‘You don’t look twice’ when you’re able bodied. Your there, rushing to get to work, ‘pounding the pavement’ to catch that bus, or grabbing that coffee. It’s like a mental repertoire of the familiar as we journey through our everyday. You go into autopilot. Then things go ‘pear shaped’.

Here is insight from a working age woman reflecting on human kindness after her world was ‘turned upside down’ a few years ago.

I get around on a 4 wheel walker these days. It’s a proper ‘pain in the neck’. Wasn’t part of my 5 year plan! But ‘it is what it is’ and has taught me a thing or two about the human spirit.

These 3 small things mean the world to me.

  1. The power of a smile It’s the smile of someone walking past. They understand. It is a quiet acknowledgement. A kindness that needs no words. How delightful!
  2. Time I need to plan things to the minutest detail. I love it when people appreciate that there is no such thing as hurrying up. I need to live my life considered now, not ‘hitting the ground running’ like when I was a rep.
  3. Small acts of kindness It’s the person that holds the umbrella over your head even though there not going your way. The lady that hails down a cab for you because they know you can’t.

My world may be small these days but these things really put a ‘smile on my dial’.

For Desiree

Term phrase meaning

  • You dont look twice – you don’t have to think about it
  • Pounding the pavement – running
  • Pear shaped – don’t turn out like you think
  • Turned upside down- things happen out of your control
  • It is what it is – a common phrase. The way things are.
  • Pain in the neck – very annoying
  • Hit the ground running – common term used in team building. Means to do your best
  • Smile on my dial – make me happy

#Poetry – Chalk and cheese

Photo – Two Woman in Bikini Jumping – Artem Beliaikin

It’s ‘not my cup of tea’ she says, the colours not right there’s not enough red. It should be bright and bold and loud, so my outfit stands out among the crowd. 

Well you can choose whatever you think, but me myself I’d rather have pink. With classy hints of pastel grey, I’ll wow them with my pretty ways.

Pretty in pink or bold loud, they’re  ‘chalk and cheese’ I’m just so proud.

BY DEE GRANT 2020

For Mona

Have your cake and eat it too


Cake, it’s the perfect accompaniment for a great cup of coffee when your out and about. But you know what they say ‘you cant judge a book by its cover’. Not all coffee shops can ‘make the cut’. Their cakes and pastries look great in the display but how ripped off do you feel when you just used your lovely morning coffee to swill down that dry cardboard excuse for a cake.

Photo by Engin Akyurt on Pexels.com

Choose your poison
Cake is my poison. It’s delectable. You can drink your wine. I choose cake. No need for a hangover you just have it with a nice roasted coffee, sit back and enjoy the world go by.  If you can’t get great cake though it’s important to have a standby.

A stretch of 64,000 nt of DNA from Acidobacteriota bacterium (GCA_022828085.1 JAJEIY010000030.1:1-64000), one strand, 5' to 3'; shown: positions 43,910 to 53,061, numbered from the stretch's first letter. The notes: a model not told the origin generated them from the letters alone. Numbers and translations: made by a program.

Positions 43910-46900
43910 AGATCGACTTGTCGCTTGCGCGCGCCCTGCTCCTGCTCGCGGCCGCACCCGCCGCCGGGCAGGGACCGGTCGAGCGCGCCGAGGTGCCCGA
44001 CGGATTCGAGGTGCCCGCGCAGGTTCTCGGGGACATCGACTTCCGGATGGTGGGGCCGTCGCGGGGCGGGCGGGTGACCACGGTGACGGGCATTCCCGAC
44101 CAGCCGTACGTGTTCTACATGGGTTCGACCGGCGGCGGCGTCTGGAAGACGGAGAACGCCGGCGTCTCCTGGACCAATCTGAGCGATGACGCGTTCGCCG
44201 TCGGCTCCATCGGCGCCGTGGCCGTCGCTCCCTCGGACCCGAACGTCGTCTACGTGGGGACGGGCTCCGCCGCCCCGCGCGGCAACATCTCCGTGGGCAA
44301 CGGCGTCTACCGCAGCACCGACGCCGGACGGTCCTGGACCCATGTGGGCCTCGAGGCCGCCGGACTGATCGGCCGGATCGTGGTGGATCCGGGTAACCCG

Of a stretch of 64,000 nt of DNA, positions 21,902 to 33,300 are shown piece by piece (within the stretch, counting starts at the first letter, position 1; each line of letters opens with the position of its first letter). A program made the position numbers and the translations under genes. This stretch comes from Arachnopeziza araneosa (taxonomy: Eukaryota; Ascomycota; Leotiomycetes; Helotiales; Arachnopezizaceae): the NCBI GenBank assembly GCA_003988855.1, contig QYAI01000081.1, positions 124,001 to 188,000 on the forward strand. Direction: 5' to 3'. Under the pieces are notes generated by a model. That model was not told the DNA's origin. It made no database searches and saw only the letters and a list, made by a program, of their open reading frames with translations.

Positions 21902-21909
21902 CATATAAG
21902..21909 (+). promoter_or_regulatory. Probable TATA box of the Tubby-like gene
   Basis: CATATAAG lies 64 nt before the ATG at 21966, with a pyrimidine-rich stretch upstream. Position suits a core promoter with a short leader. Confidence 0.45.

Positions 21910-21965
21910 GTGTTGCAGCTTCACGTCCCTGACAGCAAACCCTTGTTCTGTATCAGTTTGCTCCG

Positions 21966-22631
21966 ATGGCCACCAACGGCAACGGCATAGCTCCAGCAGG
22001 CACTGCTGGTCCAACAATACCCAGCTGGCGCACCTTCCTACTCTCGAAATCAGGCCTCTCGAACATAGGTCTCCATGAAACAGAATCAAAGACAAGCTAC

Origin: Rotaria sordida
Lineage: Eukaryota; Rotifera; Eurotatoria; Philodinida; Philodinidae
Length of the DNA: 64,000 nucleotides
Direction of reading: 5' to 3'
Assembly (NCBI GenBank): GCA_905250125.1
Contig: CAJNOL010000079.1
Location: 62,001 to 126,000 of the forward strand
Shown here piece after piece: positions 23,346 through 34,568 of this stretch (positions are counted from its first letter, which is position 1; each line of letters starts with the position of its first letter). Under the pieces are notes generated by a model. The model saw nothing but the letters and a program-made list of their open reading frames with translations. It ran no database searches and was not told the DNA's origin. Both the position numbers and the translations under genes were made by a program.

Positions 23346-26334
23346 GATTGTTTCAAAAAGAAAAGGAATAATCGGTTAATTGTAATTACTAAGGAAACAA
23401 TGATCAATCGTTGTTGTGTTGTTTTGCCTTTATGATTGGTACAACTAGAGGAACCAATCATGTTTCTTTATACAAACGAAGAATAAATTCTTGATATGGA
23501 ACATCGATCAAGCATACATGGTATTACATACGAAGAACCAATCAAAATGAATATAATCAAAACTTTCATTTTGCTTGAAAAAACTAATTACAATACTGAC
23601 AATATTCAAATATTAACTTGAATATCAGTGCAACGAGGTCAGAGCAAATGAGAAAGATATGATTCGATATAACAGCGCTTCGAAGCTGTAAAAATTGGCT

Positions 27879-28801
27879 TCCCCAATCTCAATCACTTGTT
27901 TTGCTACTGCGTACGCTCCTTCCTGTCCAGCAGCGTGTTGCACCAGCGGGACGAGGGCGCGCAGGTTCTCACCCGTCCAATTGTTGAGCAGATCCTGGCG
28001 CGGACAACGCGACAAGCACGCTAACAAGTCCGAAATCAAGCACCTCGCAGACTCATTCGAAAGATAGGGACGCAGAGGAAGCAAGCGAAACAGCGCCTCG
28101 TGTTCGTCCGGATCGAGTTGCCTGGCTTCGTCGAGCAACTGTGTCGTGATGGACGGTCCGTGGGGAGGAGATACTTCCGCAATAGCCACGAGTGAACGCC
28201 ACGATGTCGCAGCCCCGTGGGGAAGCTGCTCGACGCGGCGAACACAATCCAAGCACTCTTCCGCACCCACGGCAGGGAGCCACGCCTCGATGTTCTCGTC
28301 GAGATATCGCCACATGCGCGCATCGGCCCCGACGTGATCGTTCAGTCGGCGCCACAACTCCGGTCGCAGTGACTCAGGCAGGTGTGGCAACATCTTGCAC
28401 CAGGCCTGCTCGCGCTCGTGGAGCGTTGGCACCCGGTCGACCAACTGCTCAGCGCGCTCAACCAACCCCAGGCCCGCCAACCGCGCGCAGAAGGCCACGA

Standby cake
Standby cake is cake we cake connoisseurs kick back  on. When you know the cakes ‘don’t fit the bill’ standby cake is the answer. Its reliable and dependable and more importantly, edible. Still ‘it’s nothing to write home about’.

Will you have cake with that coffee maam? Sell me your cake and I’ll grab a coffee. Cake, it’s no afterthought. I want to have my cake and eat it too!

Idiom/phrase meaning

  • You can’t have your cake and eat it too – can’t have everything your own way
  • Make thecut – meet an expected standard
  • You can’t judge a book by its cover – just cause it looks good doesn’t mean it will be any good
  • don’t fit the bill – dont meet with your expectations
  • Nothing to write home about – average middle of the road

#True story: Spit and gargle language

When I was eight I fell off the slippery dip at the park and snapped my front teeth in half. Mom in tears to show her and thus began my dental journey. Going to the dentist, it ‘scares the living daylights out of me’. It’s nothing personal. My teeth just have a history. The latest, getting an implant. Next time don’t fall down the front stairs and crack your tooth!

I think that what had me ‘gobsmacked’ was how many people I know took great pleasure in reminding me of how painful, and expensive, it will be to have an implant. Yeah thanks guys. So I was ‘chuffed’ when one of my mates referred me to someone she’d used in the past. “I didn’t feel a thing” she said. Thanks luv! I don’t care that it might not be exactly true. It’s exactly what I needed to hear. Sometimes you need something like that to ‘set the wheels in motion’ and it’s not that good dentist’s are ‘rare as hens teeth’ but more that when you move to a new suburb your ‘going in blind’. Horror stories going around and around in your head as you remember that needle coming out of your mouth bent and bloody from when you were a kid. How deep did they go?